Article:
But independent education researchers have repeatedly exposed the emptiness of both these assumptions. The research consensus, one recent survey relates, has concluded that teaching likely “accounts for about 15 percent of student achievement outcomes.”
Out-of-school factors — poverty dynamics that range from homelessness and hunger to home and neighborhood instability — make four times more impact.
And high-stakes standardized tests can be gamed, add researchers like Harvard’s Dan Koretz, by drilling students in “test-taking strategies that pollute testers’ ability to see what the students actually know.”
If drilling fails, the high stakes in high-stakes testing — “pay for performance” bonuses and promotions — create systemic incentives for cheating. Massive testing scandals have already surfaced in Atlanta, Baltimore, and Washington, D.C., three cities where billionaire foundations have wielded massive influence.
These scandals haven’t much slowed the billionaire education “reform” push. Nor has the distinct lack of positive results from districts like New York City and Chicago, where billionaire reformers reign supreme.
Instead, despite the dismal billionaire track record, the billionaire approach to education reform has essentially become official U.S. Department of Education policy, and states, to qualify for new pools of federal aid, are having to rewrite their laws and regs along the lines the mega rich have been promoting.
What will all this mean for schools in the future? Even some conservative analysts, like the American Enterprise Institute’s Frederich Hess, are predicting a “train wreck” ahead.
Progressive analyst Joanne Barkan, for her part, has spelled out what that wreck could bring: “an extreme degree of ‘teaching to the test,’ demoralized teachers, rampant corruption by private management companies, thousands of failed charter schools, and more low-income kids without a good education.”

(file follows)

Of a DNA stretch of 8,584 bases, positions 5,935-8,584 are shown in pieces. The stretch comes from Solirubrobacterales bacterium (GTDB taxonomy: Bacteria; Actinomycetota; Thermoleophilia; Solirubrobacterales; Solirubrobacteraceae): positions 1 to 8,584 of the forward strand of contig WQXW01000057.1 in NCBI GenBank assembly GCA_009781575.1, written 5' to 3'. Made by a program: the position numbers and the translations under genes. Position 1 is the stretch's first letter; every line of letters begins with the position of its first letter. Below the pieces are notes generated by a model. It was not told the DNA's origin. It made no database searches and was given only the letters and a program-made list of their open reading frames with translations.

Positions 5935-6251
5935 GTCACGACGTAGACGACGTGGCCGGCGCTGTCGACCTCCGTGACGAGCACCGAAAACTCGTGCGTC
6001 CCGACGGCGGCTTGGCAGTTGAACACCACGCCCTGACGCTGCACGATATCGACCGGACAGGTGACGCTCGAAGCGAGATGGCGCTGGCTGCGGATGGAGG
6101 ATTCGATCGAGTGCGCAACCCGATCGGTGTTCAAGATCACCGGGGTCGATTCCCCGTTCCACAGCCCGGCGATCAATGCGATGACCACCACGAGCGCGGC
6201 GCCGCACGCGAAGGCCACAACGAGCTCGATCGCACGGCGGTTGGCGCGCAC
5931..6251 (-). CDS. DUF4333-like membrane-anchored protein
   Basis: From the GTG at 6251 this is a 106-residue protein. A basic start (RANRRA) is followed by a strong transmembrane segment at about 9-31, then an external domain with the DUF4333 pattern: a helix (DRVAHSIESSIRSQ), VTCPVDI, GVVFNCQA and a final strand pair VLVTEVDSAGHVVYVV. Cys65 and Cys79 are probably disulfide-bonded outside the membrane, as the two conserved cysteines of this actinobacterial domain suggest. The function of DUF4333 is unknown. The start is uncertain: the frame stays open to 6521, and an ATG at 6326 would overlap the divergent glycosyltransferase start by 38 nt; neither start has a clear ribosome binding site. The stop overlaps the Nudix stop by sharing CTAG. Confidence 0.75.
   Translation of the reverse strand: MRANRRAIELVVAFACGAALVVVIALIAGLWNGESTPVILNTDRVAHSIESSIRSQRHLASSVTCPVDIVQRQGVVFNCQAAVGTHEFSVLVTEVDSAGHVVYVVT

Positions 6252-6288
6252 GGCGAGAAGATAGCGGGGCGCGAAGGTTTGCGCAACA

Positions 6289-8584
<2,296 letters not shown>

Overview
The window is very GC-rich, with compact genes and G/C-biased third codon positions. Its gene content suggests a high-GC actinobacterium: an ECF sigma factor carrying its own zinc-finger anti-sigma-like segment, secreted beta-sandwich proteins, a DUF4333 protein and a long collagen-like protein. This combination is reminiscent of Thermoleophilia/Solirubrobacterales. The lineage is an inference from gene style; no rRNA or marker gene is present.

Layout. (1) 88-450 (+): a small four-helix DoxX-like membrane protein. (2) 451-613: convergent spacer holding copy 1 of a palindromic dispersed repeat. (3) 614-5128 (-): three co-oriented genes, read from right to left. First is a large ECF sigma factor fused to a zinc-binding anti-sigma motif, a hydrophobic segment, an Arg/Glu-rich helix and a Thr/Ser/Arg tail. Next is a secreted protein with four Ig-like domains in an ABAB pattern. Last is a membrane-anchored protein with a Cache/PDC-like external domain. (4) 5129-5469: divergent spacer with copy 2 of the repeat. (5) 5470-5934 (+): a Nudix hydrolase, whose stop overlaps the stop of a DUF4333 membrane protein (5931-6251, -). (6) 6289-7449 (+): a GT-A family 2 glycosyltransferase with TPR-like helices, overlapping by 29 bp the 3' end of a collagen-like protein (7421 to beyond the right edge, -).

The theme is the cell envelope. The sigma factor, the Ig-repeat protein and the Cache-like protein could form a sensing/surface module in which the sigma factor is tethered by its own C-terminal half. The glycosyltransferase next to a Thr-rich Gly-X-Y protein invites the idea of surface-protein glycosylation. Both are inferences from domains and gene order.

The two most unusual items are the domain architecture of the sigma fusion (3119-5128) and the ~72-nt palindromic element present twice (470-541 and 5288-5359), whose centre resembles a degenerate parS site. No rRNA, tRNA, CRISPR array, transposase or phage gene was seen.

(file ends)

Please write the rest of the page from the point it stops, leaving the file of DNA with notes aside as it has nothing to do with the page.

Why can’t more people see the wreck coming? The billionaires and their foundations, Barkan notes, have polluted the political process. They’ve undermined, with their largesse, the independence of institutions that ought to be protecting the public interest.
The billionaire foundations, Barkan explains, lavish grants on research groups and think tanks to study the programs they fund. They ladle still more millions “to TV networks for programming and to news organizations for reporting.”
And plenty of major corporations have a vested financial industry in keeping the billionaire educational reform vision on course. The standardized testing regimes the billionaires demand have become a gold mine. One top education industry giant, Pearson, is collecting $500 million from one state alone, Texas, for the contract to create and administer five years worth of standardized tests.
But billionaires, the Nation magazine’s Dana Goldstein suggests, may have a deeper reason for pushing their education vision, for insisting that putting “better” teachers into America’s classrooms can “completely overcome poverty.”
“If the United States could somehow guarantee poor people a fair shot at the American dream through shifting education policies alone,” Goldstein observes, “then perhaps we wouldn’t have to feel so damn bad about inequality — about low tax rates and loopholes that benefit the super rich and prevent us from expanding access to child care and food stamps.”
“Taxpayers still fund more than 99 percent of the cost of K–12 education,” adds Joanne Barkan. “Private foundations should not be setting public policy for them.”
That’s not democracy. That’s plutocracy.
Sam Pizzigati edits Too Much, the online weekly on excess and inequality published by the Washington, D.C.-based Institute for Policy Studies. Read the current issue or sign up at Inequality.Org to receive Too Much in your email inbox.